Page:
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Kizumonogatari Part 1: Tekketsu-hen

Waking Up in the World of the Night


For the past few years, I’ve repeatedly asked myself “when is Kizumonogatari coming out?” Without exaggeration, I’ve been waking up every day, asking myself this one question. It’s not just that I really like Bakemonogatari. The utter silence from Studio SHAFT and the production committee about the alleged film adaptation of the Kizumonogatari novel and a nagging feeling that there has been a critical piece missing of the Monogatari series lent a sort of mystique to the story of Kissshot Acerolaorion Heartunderblade. Kizumonogatari is one of those things that took seed in my mind, and over time, it occupied my waking thoughts. Was it ever coming out? If not, how could anyone allow this to happen? What would it even look like, with so many years spent in production? My longing for Kizumonogatari became a formative experience. I’m afraid to admit it, but it has partly made me into the person I am today.

So, naturally, I booked a ticket to Tokyo the day that a release date was announced for Kizumonogatari. Yes, the film got Peter Jackson’d into a trilogy of hour-long movies and yes, there’s a premiere in America, but that’s in February, a month after the Japanese premiere, so it doesn’t count for anything. I’m a victim of circumstance. It doesn’t matter though, because I now live in a world where I’ve seen the Kizumonogatari film adaptation and it’s a much better place than the world before it.

Kizumonogatari Part 1 is the experience of having all my hopes and dreams realized, and then surpassed. It takes the memories of this thing I really enjoyed and makes a transcendental work of art out of it. The novel is the simple story of a boy, his vampire mistress, and the trials that befall them on their quest to gather the stolen pieces of her body, but the theatrical adaptation delivers a visionary interpretation of this original work. For a running time of a single ephemeral hour, Kizumonogatari is a tremendous film, visually capturing a degree of scope I couldn’t even imagine in my wildest fantasies, and I’ve had a lot of time to fantasize. There’s definitely a sense of self-awareness at its core that this anime is something of a monumental occurrence, yet there are no sly nods and winks to the crowd. Kizumonogatari lets the animation do the talking, and in a rare, beautifully realized decision, it foregoes the patented wordiness of the Monogatari series for expressive cinematic composition. The film adapts every scene of the novel with such brutal, vivid precision that I could feel myself getting overwhelmed by the masterful silence, relying on only the shot to tell the story.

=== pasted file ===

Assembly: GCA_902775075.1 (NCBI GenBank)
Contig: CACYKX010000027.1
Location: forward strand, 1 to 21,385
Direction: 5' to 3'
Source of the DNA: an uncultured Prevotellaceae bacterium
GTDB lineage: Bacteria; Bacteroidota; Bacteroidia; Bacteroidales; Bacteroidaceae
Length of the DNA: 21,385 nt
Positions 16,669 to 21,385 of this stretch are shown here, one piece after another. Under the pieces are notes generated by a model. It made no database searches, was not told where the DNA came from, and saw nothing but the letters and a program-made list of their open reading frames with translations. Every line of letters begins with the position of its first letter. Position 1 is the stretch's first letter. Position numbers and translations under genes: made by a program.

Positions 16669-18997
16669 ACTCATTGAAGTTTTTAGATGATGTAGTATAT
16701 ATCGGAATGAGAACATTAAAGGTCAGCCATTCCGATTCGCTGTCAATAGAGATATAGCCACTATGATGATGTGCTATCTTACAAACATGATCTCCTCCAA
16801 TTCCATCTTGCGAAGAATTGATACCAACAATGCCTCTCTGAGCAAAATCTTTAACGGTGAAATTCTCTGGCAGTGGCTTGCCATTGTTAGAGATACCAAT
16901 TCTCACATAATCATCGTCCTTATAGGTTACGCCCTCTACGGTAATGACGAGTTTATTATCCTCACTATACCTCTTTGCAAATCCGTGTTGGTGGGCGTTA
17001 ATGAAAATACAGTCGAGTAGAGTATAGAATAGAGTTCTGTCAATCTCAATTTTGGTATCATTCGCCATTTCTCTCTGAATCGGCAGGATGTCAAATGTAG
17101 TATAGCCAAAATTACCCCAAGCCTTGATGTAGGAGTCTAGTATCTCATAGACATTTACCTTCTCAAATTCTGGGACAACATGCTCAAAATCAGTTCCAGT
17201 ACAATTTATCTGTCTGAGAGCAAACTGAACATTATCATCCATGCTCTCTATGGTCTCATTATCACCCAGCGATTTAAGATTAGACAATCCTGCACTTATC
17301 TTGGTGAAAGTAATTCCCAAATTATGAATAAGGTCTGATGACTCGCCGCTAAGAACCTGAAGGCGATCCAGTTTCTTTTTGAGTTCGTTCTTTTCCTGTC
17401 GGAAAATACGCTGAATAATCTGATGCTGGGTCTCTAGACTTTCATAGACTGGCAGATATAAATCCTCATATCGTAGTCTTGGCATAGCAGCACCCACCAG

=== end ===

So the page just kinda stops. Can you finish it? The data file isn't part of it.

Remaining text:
The film is a success in many ways, but primarily it’s because Kizumonogatari brings back the weirdness and the sense of confidence in its imagery that has been missing ever since Bakemonogatari. I talked incoherently for some length of time about the novel on the Ani-Gamers Podcast, but the one idea I hope I got through is that the novel set itself apart in tone from the rest of the series, and it’s so immediately apparent once the images are projected on the screen. Kizumonogatari plays like a dream where fantasy is perceived as real and real is perceived as fantasy. Iconic monologues are delivered in split-second French title cards. Pristine 3-D spaces are mashed in with realer than lifelike shimmering water while traditionally animated characters are caught in a fateful gust of wind that blows their hair like you’ve never seen hair blowing in the wind before. Flailing, burning bodies descend like meteors over a landscape of SHAFT’s famous industrial scenery, and the textures and the light seem to be etched right into the screen. Old Bakemonogatari tracks are given a sexy new sound for cinematic effect. A hypnotic bassline reminiscent of John Carpenter sees us on our way out as the credits roll. I walked into that theater with a certain dream in mind and I walked out with someone else’s, a dream so much more evocative of the dread and isolation and the glimmers of hope in Kizumonogatari that I’m almost ashamed of dreaming in such a small way for myself.

Kizumonogatari is a shining example of what time and dedication can manage to produce. I couldn’t be happier with the final product. It’s better than we deserve. We’re only a third of the way through, but what I’ve seen already has more than justified the wait.

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